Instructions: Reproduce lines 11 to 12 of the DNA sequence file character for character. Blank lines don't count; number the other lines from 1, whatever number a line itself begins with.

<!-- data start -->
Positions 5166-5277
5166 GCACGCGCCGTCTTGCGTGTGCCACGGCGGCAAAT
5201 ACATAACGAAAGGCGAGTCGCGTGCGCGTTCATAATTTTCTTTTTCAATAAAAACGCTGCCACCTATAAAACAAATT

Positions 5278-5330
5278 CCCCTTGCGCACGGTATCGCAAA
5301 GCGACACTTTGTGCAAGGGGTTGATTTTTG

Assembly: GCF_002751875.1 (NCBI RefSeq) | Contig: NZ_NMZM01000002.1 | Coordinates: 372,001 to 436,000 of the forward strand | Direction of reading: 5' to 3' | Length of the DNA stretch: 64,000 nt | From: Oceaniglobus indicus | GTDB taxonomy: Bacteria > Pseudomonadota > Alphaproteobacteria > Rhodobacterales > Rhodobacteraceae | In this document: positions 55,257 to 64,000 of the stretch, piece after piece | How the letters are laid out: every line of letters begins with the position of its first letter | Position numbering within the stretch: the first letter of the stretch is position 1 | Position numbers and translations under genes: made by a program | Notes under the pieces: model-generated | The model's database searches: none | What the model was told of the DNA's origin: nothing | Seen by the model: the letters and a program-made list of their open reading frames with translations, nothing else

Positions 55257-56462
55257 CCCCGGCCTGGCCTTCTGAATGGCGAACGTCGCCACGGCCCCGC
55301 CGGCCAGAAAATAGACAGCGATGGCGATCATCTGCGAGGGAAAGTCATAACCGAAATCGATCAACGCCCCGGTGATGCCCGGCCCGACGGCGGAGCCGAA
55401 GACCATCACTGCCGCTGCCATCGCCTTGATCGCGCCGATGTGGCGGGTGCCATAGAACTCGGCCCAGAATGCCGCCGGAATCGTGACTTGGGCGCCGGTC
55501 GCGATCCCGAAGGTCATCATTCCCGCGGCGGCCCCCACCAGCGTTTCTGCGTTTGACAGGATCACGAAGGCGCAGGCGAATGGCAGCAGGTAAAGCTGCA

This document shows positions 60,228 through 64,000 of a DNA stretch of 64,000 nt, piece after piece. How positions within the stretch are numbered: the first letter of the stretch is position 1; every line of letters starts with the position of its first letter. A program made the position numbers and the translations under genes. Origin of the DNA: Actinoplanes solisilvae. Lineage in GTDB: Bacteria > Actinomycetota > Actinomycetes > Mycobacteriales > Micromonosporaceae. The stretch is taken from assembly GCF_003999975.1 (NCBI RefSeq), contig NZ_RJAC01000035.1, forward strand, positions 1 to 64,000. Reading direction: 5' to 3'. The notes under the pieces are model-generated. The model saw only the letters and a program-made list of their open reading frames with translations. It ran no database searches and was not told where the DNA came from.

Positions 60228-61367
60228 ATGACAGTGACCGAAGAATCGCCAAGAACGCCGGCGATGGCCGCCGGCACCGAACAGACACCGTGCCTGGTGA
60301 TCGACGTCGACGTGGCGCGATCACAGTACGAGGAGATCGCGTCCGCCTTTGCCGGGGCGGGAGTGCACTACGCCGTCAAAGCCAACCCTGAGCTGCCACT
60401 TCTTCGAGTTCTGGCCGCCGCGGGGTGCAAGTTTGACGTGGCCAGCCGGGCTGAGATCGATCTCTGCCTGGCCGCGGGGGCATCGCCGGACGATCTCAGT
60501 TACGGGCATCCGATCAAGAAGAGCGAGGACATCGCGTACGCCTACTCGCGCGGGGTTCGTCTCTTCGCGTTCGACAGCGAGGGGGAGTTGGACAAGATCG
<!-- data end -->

55401 GACCATCACTGCCGCTGCCATCGCCTTGATCGCGCCGATGTGGCGGGTGCCATAGAACTCGGCCCAGAATGCCGCCGGAATCGTGACTTGGGCGCCGGTC
55501 GCGATCCCGAAGGTCATCATTCCCGCGGCGGCCCCCACCAGCGTTTCTGCGTTTGACAGGATCACGAAGGCGCAGGCGAATGGCAGCAGGTAAAGCTGCA